Waldeckische Landeszeitung

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Waldeckische Landeszeitung
Logo of the Waldeckische Landeszeitung
description local newspaper
publishing company Wilhelm Bing, printing and publishing company GmbH
First edition 1870 (FZ), 1887 (WLZ)
Frequency of publication Monday to Saturday
Sold edition 28,850 copies
( IVW 2/2020, Mon-Sat)
Editor-in-chief Markus Pfromm
Web link www.wlz-online.de

The Waldeckische country newspaper (WLZ) is in Waldeck-Frankenberg published daily newspaper with a local focus. The WLZ achieved a sold circulation of 28,850 copies, a decrease of -31.7 percent since 1998.

The Frankenberger Zeitung , which has been part of the WLZ since 1974 , was discontinued in autumn 2015. The last edition was around 4,500 copies.


The Waldeckische Landeszeitung (WLZ) is a local newspaper for the Waldecker Land . It is published by Wilhelm Bing Verlag in Korbach , whose sole shareholder has been Medien-Beteiligungsgesellschaft (MBG) in Bad Hersfeld since 2015. The publishing house is located at Lengefelder Straße 6 in the district town of Korbach.

The editorial team produces at the three locations Korbach, Bad Arolsen and Bad Wildungen ; the Frankenberg location was given up in 2015. The newspaper is printed by Zeitungsdruck Dierichs GmbH & Co. KG in Kassel. Features of the newspaper include a. a consistently four-color layout, special pages that change daily, as well as photo series and videos in addition to the online edition (e-paper). An app is available for mobile devices .


Waldeckische Landeszeitung

On Tuesday, May 10, 1887, Wilhelm Bing, then 28 years old, published the first edition of the Corbacher Zeitung in Korbach . The printer, typesetter, journalist and publisher from Usingen im Taunus chose the Allgemeine Anzeiger for the Principality of Waldeck and the neighboring area as the subtitle . Since December 1, 1910, it has been called the Waldeckische Landeszeitung.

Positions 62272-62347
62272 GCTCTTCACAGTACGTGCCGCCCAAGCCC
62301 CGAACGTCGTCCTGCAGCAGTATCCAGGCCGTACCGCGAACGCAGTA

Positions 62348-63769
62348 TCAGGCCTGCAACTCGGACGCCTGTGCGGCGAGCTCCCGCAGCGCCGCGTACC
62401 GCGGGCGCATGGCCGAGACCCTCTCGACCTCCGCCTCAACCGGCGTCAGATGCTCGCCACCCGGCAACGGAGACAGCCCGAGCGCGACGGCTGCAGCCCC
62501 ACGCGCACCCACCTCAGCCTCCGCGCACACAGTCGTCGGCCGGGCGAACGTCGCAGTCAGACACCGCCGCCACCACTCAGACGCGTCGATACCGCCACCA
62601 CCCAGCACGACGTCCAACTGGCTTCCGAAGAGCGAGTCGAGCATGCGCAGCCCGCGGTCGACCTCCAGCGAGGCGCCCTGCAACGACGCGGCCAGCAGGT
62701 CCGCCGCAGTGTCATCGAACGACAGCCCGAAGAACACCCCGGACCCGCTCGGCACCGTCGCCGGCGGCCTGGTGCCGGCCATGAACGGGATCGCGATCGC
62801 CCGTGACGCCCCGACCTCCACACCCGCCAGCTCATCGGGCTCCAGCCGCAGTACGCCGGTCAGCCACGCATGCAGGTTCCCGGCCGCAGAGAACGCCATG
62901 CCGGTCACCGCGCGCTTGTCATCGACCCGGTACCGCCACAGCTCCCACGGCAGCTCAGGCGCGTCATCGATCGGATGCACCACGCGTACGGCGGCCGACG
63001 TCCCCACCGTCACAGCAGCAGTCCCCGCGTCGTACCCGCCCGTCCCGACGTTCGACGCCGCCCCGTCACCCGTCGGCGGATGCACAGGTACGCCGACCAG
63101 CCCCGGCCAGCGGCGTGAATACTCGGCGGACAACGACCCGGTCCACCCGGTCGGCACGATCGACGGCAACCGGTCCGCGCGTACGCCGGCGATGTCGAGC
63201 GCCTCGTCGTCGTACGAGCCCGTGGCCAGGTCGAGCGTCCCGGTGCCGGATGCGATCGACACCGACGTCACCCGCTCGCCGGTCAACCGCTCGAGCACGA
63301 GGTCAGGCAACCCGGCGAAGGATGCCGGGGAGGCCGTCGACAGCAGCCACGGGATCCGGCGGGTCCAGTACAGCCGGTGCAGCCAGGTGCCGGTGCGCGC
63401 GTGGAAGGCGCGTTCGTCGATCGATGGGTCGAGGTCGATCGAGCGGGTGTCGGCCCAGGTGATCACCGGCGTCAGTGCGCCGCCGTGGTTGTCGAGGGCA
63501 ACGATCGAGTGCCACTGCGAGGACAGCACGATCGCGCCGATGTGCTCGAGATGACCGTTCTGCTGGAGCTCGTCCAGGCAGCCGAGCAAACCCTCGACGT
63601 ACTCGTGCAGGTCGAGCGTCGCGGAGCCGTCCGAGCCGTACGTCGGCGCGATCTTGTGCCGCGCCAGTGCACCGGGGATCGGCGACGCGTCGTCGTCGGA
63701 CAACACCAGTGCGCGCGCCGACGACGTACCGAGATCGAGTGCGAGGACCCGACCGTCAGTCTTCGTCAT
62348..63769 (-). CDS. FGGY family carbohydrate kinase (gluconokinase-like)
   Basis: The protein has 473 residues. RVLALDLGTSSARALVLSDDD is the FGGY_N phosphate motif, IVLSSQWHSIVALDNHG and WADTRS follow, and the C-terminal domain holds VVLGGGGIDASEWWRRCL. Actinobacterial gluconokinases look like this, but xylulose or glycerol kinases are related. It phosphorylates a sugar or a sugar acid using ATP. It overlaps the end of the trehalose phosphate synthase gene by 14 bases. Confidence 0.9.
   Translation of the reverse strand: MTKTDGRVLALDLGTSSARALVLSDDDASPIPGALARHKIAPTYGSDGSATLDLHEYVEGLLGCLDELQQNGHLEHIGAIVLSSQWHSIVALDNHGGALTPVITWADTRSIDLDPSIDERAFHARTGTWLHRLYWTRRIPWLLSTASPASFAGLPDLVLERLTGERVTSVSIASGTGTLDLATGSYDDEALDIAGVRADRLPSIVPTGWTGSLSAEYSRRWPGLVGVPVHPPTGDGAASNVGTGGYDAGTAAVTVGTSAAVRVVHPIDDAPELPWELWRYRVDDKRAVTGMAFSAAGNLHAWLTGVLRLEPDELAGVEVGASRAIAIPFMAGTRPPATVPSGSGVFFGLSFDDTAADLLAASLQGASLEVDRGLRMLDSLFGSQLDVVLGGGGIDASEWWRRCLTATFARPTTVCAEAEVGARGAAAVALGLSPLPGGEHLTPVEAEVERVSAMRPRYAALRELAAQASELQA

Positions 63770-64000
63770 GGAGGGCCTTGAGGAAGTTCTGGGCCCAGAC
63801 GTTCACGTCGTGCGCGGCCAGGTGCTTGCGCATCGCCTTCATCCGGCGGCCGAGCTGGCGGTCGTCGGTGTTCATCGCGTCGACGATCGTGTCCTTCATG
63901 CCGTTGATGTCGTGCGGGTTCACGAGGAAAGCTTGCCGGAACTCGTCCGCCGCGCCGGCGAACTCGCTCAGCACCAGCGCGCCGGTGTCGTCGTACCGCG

Bing's newspaper, which initially appeared on Wednesday and Saturday, already had competition in the Waldeck towns of Arolsen and Bad Wildungen , for example from the Waldeckschen Anzeiger , the Waldecksche Rundschau or the Wildunger Zeitung . However, the Corbacher Zeitung prevailed on the market; the other publishers gave up or sold their titles to Bing. From the “ Dreikaiserjahr ” in 1888, his newspaper appeared three times a week, and since October 1, 1910, it has been published daily as the first newspaper in Waldeck. After Wilhelm Bing's death in 1912, his then 34-year-old wife Hermine continued to run the publishing house. The first rotary press went into operation in 1919 . In 1932 Wilhelm Bing's sons Ludwig and Hermann Bing took over the management. You are strongly committed to coming to terms with the country's history; so they established the supplement Mein Waldeck in their newspaper . In 1931 the publishing house took over the publication of the Waldeck regional calendar, which had existed since 1727 . Numerous books on the local and regional history of Waldeck have been published by Bing. The publishing house modernized, bought new printing machines and a larger press.